Then, after two years, we converted our church partnership into a campus location of North Point Ministries. Many things changed. And by many, I mean nearly everything. But our resources changed the most. Overnight, we went from being under-resourced to winning the church resource lottery (not really, but it felt that way). There were no blank checks, but we immediately improved financially. Within weeks our church began to take on new staff and new equipment. Our services improved. Our technology improved. Our leadership bench improved.
This is the fourth post of six in a leadership series, Personalize Your Values, all based on what I learned watching Dan Cathy’s surprise visit to a local Chick-fil-A restaurant. In case you missed it, here are the previous posts: PART 1 – PART 2 – PART 3.
In the previous post, we discussed how every leader should “go first.” By that, in reference to organizational values, we mean that leaders should not just communicate values, they must publicly demonstrate values – consistently. Going first is important – in fact, it’s critical – but leaders cannot just display a value once and consider their work done.
As an organizational leader, it’s oh too easy to forget that “going first” is only the beginning of setting the tone. As John Maxwell has made famous, “Everything rises and falls on leadership.” When it comes to the life of organizational values, John’s assertion holds true, as well. But values are only as good as a leaders ability to clarify and consistently demonstrate. That is exactly what Dan does consistently across the Chick-fil-A chain. Here’s what I saw Dan do beautifully:
Leaders set the tone.
Here are three ways you and I can be tone-setters when it comes to our values, as well:
This is the third post of six in a leadership series, Personalize Your Values, all based on what I learned watching Dan Cathy’s surprise visit to a local Chick-fil-A restaurant. It might be helpful to read PART 1 and PART 2 first.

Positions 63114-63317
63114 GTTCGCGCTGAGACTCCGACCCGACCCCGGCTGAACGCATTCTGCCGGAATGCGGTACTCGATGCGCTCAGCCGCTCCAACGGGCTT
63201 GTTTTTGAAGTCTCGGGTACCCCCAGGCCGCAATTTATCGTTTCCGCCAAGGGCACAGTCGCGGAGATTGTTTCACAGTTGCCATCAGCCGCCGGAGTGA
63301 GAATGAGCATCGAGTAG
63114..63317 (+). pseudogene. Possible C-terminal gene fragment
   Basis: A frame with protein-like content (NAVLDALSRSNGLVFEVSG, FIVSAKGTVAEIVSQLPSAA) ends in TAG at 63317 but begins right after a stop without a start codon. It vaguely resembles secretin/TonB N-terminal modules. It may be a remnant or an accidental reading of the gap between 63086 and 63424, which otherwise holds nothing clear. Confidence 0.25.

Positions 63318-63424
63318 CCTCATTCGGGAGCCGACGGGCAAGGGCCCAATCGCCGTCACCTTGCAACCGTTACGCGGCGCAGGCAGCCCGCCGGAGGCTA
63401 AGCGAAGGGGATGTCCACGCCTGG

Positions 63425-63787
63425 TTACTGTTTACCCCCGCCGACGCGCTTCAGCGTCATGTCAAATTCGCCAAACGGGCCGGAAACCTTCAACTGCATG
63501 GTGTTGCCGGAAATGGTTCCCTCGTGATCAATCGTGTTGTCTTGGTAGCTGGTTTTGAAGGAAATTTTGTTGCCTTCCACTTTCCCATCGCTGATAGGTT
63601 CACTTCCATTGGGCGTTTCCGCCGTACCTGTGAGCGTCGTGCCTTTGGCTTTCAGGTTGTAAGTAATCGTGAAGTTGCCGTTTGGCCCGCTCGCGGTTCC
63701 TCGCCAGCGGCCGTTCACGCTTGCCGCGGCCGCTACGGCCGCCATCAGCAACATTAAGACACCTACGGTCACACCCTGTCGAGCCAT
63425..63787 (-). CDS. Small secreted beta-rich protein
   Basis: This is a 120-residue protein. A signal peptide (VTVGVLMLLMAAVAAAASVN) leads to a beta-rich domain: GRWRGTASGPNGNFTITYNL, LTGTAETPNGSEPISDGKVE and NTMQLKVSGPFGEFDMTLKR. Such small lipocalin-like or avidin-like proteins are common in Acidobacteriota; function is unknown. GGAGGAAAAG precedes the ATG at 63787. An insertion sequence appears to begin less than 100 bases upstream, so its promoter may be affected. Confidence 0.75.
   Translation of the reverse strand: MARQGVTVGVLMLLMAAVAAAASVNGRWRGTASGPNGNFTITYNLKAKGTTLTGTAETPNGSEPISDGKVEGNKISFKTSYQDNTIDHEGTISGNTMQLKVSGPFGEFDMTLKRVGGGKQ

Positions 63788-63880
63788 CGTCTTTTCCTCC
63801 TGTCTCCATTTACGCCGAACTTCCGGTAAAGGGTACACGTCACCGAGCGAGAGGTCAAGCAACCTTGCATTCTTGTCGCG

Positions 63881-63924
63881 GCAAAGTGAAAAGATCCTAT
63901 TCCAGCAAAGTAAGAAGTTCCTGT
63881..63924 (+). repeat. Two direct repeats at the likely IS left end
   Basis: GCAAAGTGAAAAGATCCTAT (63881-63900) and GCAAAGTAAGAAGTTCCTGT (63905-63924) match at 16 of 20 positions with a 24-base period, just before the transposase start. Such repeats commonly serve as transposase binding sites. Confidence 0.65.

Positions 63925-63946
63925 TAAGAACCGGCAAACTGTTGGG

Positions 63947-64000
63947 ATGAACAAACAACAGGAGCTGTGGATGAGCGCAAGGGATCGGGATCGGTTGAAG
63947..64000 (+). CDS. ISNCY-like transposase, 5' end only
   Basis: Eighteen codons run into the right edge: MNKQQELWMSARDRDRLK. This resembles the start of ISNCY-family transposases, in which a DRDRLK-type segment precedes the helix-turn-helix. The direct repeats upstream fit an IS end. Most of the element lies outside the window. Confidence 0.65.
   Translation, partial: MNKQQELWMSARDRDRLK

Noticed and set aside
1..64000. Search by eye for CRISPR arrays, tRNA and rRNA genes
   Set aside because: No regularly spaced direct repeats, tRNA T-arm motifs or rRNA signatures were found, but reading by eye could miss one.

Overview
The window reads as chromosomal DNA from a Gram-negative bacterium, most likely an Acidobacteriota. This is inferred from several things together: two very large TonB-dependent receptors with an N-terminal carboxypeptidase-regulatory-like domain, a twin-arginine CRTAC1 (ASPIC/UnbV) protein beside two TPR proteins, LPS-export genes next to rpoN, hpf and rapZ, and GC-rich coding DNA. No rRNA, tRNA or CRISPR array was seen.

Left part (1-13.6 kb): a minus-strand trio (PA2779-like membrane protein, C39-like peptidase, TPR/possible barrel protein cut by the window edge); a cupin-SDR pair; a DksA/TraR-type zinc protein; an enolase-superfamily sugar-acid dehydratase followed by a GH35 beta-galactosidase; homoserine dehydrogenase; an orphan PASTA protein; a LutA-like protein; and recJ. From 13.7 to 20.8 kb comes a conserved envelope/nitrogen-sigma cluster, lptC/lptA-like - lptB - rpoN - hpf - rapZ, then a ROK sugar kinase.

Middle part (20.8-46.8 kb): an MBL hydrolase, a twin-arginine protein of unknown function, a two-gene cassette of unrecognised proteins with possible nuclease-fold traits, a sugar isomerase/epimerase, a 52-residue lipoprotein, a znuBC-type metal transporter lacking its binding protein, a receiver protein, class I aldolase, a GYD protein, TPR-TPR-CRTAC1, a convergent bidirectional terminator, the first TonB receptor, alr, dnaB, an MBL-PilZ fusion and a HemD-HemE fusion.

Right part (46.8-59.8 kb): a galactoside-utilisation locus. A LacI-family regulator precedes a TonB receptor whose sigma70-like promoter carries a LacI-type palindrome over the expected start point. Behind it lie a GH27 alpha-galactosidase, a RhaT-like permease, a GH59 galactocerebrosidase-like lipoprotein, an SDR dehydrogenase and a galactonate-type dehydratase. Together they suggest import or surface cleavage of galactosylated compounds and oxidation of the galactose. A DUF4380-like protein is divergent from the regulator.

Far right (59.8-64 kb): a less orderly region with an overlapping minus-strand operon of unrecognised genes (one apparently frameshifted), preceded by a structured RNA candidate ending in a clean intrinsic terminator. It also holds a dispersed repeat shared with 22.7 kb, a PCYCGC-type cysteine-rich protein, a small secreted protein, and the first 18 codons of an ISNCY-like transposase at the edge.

Most organizations have defined values in some shape or form. At Watermarke Church, we have a set of organizational and staff values. These values define our approach and set our strategies. If you do not have a defined set of values, you most likely have values that are just undefined, because every leader has expectations based on some version of internal or intrinsic values.
Like Dan, I have the opportunity to walk around as a leader and observe our church in action most every week. Of course, my organization is spread over a couple of buildings rather than a country, but still. It is so tempting as a leader to walk into an event or Sunday morning environment and evaluate what I see against our organizational values. There is a time for this, but remember what Dan did when he walked in the local Chick-fil-A (read more about that HERE if you missed the first post).
This is the second post of six in a leadership series, Personalize Your Values, all based on what I learned watching Dan Cathy’s surprise visit to a local Chick-fil-A restaurant. If you missed the introductory post, you can catch up HERE.
What should the President of Chick-fil-A do when he makes a surprise visit to a local location? When I saw Dan walk in the local Chick-fil-A restaurant a few weeks ago, a single location in a vast chain for which he serves as President, I was full of anticipation. Not because I know him, but because I wanted to see how the local Operator and team members would respond! A surprise visit by any leader can be cause anxiety.
But it was clear that Dan’s visit was different than your average surprise, leadership visit, beginning with his first steps into the restaurant. Dan and Chick-fil-A value the customer experience and servant leadership. I believe they have termed it “Second Mile Service.” When Dan first walked in, it was abundantly clear that:
This is the first post of six in a leadership series, Personalize Your Values, all based on what I learned watching Dan Cathy’s surprise visit to a local Chick-fil-A restaurant. It’s amazing what you can learn while eating the best chicken sandwich and sweet tea in the world!
Here we go…
I should first tell you: I love Chick-fil-A. My Mom began working in their corporate headquarters when I was 7-years-old, so Chick-fil-A has always been an influence in my life. Not to mention they have the best chicken sandwiches and sweet tea.
Every leader loves progress, and driving environment, program, event, or even leadership evolution is part of of the progress loop. Great leaders practice the art of evaluation and evolution. Individually, they are equally important, but without their counterpart, each is purposeless.
Some definitions based on my personal use: Evaluation is the systematic process of analyzing against a standard of expectation. By definition alone, effective evaluate is far from accidental. But evaluation is nearly worthless without evolution. Evolution is the process of change toward the standard of expectation.
If you want to be effective at both evaluation and evolution, make sure you: